A Canadian philosopher once wrote that, “The wheel is an extension of the foot. The book is an extension of the eye. And clothing is an extension of the skin.” Well, CDCs are an extension of the SBA. You’re how we bridge the gap from “working poor” to “middle class.” You’re how we broaden the SBA’s reach. You’re how we empower those whom society has too often left behind.
Last year, the 504 program delivered more than $11.7 billion in financing to 7,700 small businesses. Since we started the program in 1981, NADCO members have secured fixed-rate financing for nearly 140,000 U.S. small businesses. You’ve delivered $130 billion to Main Street. That’s truly remarkable. My goal at the SBA is to partner with you to create more stories like Dr. Thomas’.
For me, that starts with a commitment to superior customer service. The SBA’s average response time on 504 applications is 2 to 3 days, when the paperwork is all in order, but I know that averages don’t always tell the whole story. Last August, the SBA asked you to email us your challenges. Some of you shared stories of delays when a 504 loan package was screened out in Sacramento due to a paperwork issue. You asked for real-time information from a living, breathing human being, so you could quickly address any issues. Well, we heard you. Today, I can announce that the SBA has opened a national call center, so you can talk to a real person immediately. I don’t believe in bureaucratic black holes. You deserve a rapid turnaround on requests for information. And I’m committed to ensuring that the SBA works at the speed of business.
I believe we must make it easier for you to fund projects that can make a game-changing impact. On my third day on the job, I went up to Capitol Hill and asked the Senate to restore your ability to make Refi Loans under the 504 program. It makes no sense to deny small businesses the ability to unlock the equity they already own. During the downturn, many small businesses faced challenges, and we know sometimes they don’t have complete collateral. Their ability to restructure a loan under 504 Refi can help them get better rates on long-term debt, and this allows them to use the equity in their businesses to create jobs and grow.
In 2011 and 2012, more than 2,300 small businesses refinanced $5 ½ billion of debt using this tool, and they each saved up to $20,000 a month. So we’re making the case to Congress to bring 504 Refi back.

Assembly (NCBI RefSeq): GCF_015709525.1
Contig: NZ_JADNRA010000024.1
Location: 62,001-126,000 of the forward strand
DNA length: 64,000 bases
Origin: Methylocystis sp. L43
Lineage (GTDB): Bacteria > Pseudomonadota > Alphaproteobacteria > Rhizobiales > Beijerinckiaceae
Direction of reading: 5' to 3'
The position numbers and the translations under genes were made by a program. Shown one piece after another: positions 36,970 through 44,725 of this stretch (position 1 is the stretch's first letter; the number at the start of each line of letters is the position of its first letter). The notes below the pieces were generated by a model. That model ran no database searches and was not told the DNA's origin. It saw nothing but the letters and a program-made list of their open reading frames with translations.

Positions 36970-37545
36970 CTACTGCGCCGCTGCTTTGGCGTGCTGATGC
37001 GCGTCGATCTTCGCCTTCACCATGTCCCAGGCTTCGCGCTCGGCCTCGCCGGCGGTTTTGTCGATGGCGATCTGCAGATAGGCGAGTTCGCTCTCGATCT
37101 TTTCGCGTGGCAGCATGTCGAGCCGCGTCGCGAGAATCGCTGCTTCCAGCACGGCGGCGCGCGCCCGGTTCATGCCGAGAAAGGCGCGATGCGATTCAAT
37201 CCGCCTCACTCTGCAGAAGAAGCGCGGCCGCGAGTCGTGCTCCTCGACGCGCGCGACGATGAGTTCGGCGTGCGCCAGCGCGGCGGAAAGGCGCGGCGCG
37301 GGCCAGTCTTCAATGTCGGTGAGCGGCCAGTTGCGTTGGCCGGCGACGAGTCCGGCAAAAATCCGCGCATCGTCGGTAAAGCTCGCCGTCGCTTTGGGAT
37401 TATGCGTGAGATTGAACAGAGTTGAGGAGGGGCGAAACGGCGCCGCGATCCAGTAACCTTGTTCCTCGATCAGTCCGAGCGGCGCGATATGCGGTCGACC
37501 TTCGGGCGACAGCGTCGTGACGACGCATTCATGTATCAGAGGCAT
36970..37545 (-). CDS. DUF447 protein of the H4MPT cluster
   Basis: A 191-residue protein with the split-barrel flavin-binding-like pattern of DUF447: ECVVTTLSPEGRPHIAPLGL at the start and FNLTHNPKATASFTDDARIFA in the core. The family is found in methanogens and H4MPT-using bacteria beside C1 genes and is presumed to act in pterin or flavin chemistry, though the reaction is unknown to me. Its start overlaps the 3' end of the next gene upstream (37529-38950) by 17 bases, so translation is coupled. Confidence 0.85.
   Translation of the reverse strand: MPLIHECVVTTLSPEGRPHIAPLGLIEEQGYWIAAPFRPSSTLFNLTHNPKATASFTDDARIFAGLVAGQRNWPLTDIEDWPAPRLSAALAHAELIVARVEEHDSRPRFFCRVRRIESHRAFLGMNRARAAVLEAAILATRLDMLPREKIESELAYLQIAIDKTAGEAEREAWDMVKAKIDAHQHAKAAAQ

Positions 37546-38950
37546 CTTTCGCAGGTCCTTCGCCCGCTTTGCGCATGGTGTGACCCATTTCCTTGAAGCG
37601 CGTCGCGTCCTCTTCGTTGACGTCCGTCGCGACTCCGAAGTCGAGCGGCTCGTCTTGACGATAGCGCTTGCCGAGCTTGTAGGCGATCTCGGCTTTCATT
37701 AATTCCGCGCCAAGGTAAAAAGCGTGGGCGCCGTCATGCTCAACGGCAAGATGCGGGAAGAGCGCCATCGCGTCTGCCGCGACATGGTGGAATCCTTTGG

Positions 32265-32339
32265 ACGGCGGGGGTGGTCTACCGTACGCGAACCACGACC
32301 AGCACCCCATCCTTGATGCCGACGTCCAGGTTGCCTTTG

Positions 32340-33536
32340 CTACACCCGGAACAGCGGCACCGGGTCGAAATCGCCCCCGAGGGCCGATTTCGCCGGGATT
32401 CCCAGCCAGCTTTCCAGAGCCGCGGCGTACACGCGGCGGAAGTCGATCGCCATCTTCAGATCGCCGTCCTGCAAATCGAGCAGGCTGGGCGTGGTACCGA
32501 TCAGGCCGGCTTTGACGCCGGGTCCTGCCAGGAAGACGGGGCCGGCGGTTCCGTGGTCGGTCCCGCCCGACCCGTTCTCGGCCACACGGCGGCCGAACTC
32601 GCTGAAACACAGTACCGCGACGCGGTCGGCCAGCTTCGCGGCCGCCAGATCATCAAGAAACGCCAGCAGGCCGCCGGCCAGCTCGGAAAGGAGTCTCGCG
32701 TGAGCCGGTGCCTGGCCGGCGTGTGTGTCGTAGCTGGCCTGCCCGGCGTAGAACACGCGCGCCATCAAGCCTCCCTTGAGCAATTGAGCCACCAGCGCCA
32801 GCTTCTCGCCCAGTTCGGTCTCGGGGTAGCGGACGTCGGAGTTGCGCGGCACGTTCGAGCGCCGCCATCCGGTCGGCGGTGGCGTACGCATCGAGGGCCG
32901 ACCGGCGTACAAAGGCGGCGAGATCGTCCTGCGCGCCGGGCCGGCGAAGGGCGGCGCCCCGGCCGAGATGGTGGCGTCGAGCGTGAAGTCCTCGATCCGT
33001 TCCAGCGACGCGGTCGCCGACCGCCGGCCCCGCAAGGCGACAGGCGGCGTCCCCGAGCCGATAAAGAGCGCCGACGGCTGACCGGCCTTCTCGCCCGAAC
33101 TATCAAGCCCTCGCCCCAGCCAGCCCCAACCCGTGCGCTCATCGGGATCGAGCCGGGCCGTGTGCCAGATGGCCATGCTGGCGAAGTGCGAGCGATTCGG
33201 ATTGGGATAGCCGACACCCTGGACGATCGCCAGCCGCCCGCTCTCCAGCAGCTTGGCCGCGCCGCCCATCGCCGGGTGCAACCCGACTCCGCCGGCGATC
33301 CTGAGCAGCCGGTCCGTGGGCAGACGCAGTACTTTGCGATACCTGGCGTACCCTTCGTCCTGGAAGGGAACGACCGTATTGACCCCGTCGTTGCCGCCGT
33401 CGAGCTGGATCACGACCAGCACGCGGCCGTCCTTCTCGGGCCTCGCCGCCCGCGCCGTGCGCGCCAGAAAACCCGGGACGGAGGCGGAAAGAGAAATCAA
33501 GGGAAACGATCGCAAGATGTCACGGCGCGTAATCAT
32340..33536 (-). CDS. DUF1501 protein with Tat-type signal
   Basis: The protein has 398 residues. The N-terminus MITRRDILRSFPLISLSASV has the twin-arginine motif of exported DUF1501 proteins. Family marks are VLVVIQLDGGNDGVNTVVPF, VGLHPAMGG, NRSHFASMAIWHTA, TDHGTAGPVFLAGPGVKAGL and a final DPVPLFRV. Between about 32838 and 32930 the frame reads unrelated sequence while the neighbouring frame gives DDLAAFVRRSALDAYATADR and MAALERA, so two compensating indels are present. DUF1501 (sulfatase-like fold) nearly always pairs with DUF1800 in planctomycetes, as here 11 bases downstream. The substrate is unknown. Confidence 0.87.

I also want to take a moment to talk about regulatory changes at SBA. As a community banker, I was always wary about new rules and regulations. Your jobs are already so difficult, and I know that even well-intended regulations can end up costing you precious time and money. I started my bank in Los Angeles shortly before the banking crisis in 2009. I was full of hope and optimism. Then, overnight, the bottom fell out of the credit market. We survived that crisis, but it wasn’t easy. So I’m bringing my experiences as a community lender with me to Washington.
I’ve challenged Cap Access to be sensitive and responsive to your needs. We hope you’ll tune into one of our webinars to provide feedback and get your questions answered. We had 887 participants in our first week after the new regs were announced. Cap Access will continue to hold these webinars, so please dial in. Here’s my promise: We’ll work together to help you achieve regulatory compliance in the most efficient way possible.
In terms of corporate governance, let me be clear: We want you to serve on local economic development boards. There is no prohibition on this. To the contrary, we want you to be plugged in, and we want you to have strong, engaged leadership from the Board level on down. Most of the new regs you’ve heard about don’t go into effect until April 2015. We have a full year to dialogue, work together and get through this.
Last month, we eliminated three regs that were hurting more than they were helping. First, I’m pleased to report that the SBA has thrown out the wealth test. No borrower should be turned down for a 504 loan, because they enlisted a wealthy investor to help underwrite their project. We want your customers to attract private capital. They shouldn’t be penalized for bringing good people in. So we’re no longer scrutinizing personal liquidity before we’ll approve a 504 loan.